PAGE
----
I'm guessing that the chemical rocket envelope in the plot encompasses points representing actually-built rocket engines, rather than theoretical ones, hence some of the irregularity of the shape is due to historical accident.
10N is quite small for a chemical rocket engine. Such units are mainly used for attitude control of small spacecraft rather than making significant maneuvers, so reliability, simplicity, and light weight are more critical than specific impulse. I'm not sure if it's not actually possible to make high-Isp small thrusters, or if it's just that no one bothers.
In particular, I note that Aerojet's catalog of bipropellant (MMH+NTO) thrusters (which get around 300 seconds Isp) extends down to 22N; below that, they offer catalyzed hydrazine monoprop thrusters (around 220 seconds) down to 1N; the engineering simplicity of requiring only a single propellant tank pays for the loss in specific impulse (and it's probably tricky to get good bipropellant mixing in such a small combustion chamber). These two categories of thruster contribute to the left two-thirds of the chemical engine envelope in the plot.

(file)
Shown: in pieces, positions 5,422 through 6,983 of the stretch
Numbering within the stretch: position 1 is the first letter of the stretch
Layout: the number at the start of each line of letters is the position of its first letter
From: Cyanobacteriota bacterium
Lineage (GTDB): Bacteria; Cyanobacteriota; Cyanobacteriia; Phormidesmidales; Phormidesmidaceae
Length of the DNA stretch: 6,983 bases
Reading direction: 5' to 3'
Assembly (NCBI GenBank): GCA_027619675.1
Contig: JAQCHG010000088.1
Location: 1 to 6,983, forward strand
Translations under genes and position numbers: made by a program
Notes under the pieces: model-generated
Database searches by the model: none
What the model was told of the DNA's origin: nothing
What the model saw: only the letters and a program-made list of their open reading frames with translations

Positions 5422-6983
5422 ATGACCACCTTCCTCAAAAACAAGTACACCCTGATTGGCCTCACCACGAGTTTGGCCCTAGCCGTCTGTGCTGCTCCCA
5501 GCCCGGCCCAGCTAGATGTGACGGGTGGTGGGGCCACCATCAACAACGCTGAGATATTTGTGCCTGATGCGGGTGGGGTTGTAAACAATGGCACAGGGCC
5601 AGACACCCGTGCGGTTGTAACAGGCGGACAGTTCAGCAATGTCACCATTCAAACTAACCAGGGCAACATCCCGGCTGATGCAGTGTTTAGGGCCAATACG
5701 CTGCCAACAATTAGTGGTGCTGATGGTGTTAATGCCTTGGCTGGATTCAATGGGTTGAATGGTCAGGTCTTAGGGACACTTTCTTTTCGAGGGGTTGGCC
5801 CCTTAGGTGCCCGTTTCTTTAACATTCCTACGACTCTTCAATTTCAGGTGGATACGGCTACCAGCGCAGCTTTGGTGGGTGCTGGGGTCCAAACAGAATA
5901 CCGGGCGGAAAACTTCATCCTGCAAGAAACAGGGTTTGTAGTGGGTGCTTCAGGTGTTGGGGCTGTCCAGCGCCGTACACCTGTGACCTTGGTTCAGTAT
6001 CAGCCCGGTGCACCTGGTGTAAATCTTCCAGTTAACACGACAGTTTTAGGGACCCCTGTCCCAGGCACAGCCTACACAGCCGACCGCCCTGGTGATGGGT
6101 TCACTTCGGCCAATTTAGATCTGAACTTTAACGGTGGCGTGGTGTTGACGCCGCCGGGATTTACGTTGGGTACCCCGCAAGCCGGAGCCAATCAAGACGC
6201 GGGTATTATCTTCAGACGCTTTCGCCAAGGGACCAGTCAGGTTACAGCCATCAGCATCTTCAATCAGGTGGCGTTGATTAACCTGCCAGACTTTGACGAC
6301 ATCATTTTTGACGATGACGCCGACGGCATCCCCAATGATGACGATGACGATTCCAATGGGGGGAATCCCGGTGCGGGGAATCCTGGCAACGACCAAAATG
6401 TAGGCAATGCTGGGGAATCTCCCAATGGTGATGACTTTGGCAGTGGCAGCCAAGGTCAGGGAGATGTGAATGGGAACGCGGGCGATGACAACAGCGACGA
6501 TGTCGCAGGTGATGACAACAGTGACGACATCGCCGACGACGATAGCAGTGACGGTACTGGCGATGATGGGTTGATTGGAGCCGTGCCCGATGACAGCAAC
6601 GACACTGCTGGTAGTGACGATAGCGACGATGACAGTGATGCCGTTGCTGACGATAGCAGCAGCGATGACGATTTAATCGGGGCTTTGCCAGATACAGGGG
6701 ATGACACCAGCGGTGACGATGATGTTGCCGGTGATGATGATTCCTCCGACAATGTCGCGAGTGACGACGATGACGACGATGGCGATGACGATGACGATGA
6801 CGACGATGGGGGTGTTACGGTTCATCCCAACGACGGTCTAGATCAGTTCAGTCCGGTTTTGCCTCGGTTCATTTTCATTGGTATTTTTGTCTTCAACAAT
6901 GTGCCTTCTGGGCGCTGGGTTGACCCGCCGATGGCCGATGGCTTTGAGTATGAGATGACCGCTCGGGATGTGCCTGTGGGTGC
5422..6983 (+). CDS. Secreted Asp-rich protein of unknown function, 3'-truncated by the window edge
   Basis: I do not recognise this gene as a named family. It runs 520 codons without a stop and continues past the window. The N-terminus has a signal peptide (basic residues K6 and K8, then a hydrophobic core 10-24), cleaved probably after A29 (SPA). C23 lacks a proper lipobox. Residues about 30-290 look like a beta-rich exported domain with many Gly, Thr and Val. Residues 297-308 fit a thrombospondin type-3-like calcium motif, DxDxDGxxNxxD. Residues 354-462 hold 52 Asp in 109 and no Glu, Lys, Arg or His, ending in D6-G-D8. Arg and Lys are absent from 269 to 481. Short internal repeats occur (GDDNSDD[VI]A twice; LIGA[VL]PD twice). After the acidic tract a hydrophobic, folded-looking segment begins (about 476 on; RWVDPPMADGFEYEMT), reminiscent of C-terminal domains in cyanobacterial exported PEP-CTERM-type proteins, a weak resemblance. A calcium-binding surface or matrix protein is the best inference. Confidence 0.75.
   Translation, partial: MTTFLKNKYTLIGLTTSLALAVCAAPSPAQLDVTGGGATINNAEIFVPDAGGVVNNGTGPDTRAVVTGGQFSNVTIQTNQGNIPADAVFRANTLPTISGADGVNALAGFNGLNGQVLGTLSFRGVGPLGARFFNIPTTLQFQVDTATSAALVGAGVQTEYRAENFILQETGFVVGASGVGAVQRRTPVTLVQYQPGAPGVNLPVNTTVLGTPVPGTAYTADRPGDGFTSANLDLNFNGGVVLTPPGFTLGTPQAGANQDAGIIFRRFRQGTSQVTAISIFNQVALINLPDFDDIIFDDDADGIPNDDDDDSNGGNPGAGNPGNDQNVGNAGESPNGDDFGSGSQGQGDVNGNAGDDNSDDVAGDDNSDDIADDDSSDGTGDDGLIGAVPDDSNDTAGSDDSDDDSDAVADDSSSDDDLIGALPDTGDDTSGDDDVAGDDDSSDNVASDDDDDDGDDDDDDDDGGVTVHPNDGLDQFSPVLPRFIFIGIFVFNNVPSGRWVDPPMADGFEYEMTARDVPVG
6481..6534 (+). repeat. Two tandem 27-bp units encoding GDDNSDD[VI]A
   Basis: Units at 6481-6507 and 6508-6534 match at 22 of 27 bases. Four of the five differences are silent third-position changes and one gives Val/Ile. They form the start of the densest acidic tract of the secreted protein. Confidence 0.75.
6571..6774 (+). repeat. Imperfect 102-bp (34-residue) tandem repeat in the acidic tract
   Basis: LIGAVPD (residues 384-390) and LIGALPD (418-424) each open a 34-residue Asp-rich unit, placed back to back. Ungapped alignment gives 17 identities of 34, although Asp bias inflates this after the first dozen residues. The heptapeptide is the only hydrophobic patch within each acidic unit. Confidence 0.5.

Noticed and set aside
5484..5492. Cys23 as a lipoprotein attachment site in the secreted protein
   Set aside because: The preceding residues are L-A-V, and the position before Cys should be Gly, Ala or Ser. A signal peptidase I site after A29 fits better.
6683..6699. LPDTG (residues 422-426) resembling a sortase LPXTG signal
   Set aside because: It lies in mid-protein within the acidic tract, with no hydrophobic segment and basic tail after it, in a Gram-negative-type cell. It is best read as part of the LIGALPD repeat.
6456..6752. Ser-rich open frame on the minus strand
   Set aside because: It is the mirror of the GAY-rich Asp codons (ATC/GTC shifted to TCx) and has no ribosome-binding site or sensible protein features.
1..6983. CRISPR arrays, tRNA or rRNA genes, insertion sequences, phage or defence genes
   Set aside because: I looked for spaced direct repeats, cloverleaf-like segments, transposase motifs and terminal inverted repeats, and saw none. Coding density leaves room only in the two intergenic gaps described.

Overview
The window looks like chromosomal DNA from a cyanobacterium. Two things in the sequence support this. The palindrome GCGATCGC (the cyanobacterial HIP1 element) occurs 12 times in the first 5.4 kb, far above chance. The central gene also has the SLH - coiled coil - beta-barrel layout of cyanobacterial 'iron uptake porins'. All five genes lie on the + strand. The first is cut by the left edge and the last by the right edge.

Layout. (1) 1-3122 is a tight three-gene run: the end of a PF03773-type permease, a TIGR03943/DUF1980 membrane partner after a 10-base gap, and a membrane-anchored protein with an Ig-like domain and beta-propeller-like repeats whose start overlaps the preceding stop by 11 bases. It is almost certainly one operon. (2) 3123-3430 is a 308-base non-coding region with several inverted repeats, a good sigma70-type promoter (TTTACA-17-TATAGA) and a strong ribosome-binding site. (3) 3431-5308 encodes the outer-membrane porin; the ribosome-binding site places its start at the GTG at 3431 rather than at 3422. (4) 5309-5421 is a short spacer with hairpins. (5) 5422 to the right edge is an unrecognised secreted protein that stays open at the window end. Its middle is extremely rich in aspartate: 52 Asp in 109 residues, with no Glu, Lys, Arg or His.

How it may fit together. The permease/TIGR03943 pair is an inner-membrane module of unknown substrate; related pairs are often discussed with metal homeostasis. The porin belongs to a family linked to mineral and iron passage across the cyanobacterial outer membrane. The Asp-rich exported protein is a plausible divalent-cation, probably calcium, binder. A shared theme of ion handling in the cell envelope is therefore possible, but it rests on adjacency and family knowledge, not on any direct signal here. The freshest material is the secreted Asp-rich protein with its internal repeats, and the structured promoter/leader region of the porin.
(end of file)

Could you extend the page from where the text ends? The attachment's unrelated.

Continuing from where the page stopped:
Further up and to the right, small hydrogen-oxygen engines stake out the high end of the Isp envelope: the Chinese YF-73 at 44kN and 420 seconds, then a bunch of engines in the neighborhood of the US RL10: 65-100 kN and 440-460 seconds. That's the high-water specific impulse mark for production chemical engines, the space shuttle main engine RS-25 is off the right hand side of the chart at 2200kN and 452 seconds. Again, I'm not sure whether it's possible to make high-Isp hydrogen-oxygen engines smaller than ~40kN or whether it's just not done.